The Impact of Minimum Age of Employment Regulation on Child Labor and Schooling: Evidence from UNICEF MICS Countries
AbstractPromoting minimum age of employment regulation has been a centerpiece in child labor policy for the last 15 years. If enforced, minimum age regulation would change the age profile of paid child employment. Using micro-data from 59 mostly low-income countries, we observe that age can explain less than 1 percent of the variation in child participation in paid employment. In contrast, child-invariant household attributes account for 63 percent of the variation in participation in paid employment. While age may explain little of the variation in paid employment, minimum age of employment regulation could simultaneously impact time allocation. We do not observe evidence consistent with enforcement of minimum age regulation in any country examined, although light work regulation appears to have been enforced in one country.
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Bibliographic InfoPaper provided by National Bureau of Economic Research, Inc in its series NBER Working Papers with number 18623.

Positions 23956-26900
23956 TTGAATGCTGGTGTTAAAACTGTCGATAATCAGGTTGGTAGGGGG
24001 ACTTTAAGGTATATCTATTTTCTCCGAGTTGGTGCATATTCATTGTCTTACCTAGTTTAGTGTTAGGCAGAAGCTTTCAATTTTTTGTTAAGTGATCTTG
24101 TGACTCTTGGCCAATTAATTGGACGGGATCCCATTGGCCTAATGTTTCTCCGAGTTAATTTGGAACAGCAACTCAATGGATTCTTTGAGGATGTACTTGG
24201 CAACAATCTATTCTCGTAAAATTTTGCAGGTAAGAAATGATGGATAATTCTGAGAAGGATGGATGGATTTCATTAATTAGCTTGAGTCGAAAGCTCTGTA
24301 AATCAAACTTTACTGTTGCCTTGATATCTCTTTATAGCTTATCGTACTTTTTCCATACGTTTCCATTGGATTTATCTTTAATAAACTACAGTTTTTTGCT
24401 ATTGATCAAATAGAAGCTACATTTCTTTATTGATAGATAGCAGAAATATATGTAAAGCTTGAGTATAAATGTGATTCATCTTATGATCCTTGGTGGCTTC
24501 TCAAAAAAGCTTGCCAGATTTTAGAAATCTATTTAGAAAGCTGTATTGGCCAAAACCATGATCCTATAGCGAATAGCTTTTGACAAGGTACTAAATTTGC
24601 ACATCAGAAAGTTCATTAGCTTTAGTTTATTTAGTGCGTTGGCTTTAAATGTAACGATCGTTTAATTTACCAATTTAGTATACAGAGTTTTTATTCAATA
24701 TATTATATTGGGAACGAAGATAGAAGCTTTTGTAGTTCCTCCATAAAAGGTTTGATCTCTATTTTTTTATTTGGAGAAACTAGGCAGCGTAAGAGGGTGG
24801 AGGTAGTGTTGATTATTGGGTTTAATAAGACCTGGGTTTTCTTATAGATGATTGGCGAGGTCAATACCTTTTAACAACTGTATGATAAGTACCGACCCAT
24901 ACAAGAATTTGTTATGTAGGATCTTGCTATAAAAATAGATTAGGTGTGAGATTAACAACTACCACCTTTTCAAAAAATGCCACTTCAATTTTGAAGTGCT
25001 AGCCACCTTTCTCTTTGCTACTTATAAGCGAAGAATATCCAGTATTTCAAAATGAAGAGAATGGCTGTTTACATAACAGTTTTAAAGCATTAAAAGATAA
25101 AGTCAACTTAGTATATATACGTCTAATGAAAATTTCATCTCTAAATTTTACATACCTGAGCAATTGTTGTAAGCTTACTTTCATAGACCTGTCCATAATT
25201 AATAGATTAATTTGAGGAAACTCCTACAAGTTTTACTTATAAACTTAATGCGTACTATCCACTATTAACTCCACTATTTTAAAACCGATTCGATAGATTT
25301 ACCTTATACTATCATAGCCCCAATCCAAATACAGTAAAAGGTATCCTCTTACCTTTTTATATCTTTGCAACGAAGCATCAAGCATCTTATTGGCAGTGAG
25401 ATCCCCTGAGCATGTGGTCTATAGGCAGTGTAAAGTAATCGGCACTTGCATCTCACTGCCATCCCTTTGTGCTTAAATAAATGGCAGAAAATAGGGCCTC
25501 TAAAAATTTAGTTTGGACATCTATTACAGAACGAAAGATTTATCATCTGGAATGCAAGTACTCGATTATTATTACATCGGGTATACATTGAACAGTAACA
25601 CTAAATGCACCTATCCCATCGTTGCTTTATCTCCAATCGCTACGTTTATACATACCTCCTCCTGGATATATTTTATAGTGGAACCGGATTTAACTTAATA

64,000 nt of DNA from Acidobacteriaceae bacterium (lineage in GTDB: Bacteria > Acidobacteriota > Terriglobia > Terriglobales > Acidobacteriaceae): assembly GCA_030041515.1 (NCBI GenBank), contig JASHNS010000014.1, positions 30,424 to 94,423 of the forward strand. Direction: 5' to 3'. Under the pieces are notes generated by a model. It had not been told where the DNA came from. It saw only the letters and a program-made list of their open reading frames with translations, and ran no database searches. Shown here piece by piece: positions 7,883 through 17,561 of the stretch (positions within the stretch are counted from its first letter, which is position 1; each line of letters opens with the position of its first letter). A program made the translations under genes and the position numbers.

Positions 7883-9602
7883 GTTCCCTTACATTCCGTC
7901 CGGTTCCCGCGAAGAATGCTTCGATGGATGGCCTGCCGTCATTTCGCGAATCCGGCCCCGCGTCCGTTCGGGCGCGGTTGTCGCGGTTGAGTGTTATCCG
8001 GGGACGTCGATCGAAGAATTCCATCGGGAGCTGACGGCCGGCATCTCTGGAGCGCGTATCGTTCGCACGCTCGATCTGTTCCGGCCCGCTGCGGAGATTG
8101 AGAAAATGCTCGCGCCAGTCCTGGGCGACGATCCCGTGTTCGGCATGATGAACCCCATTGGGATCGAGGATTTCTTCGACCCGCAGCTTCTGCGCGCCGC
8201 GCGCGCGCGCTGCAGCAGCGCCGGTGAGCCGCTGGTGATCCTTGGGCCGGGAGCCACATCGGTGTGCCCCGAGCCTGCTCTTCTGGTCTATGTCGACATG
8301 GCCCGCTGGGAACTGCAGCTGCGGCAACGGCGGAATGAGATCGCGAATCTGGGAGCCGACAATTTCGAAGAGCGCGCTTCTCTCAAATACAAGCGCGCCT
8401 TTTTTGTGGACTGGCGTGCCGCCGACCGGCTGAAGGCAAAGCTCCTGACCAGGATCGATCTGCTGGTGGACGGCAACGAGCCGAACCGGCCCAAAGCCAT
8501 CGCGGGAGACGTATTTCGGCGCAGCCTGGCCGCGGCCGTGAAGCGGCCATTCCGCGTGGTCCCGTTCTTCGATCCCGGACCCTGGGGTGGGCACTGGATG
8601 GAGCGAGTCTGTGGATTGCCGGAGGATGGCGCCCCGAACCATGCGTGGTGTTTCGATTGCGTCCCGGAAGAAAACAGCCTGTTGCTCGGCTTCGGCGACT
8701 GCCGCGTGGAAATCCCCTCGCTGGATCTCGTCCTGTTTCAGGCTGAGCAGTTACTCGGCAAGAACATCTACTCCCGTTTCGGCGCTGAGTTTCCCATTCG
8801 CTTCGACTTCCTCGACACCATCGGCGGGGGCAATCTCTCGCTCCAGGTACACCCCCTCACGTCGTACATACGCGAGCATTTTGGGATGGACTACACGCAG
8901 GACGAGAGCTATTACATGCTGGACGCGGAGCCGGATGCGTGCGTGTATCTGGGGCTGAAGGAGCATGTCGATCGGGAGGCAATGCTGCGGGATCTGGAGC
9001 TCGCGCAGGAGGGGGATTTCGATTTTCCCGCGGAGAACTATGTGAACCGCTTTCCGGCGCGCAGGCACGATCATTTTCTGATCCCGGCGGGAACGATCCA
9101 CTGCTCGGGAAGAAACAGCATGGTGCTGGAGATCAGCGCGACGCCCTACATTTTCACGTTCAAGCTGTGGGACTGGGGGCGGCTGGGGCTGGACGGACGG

Date of creation: Dec 2012
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Note: CH DEV LS
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Find related papers by JEL classification:
- J08 - Labor and Demographic Economics - - General - - - Labor Economics Policies
- J22 - Labor and Demographic Economics - - Demand and Supply of Labor - - - Time Allocation and Labor Supply
- J24 - Labor and Demographic Economics - - Demand and Supply of Labor - - - Human Capital; Skills; Occupational Choice; Labor Productivity
- J80 - Labor and Demographic Economics - - Labor Standards - - - General
This paper has been announced in the following NEP Reports:
- NEP-ALL-2012-12-22 (All new papers)
- NEP-IUE-2012-12-22 (Informal & Underground Economics)
- NEP-LAB-2012-12-22 (Labour Economics)
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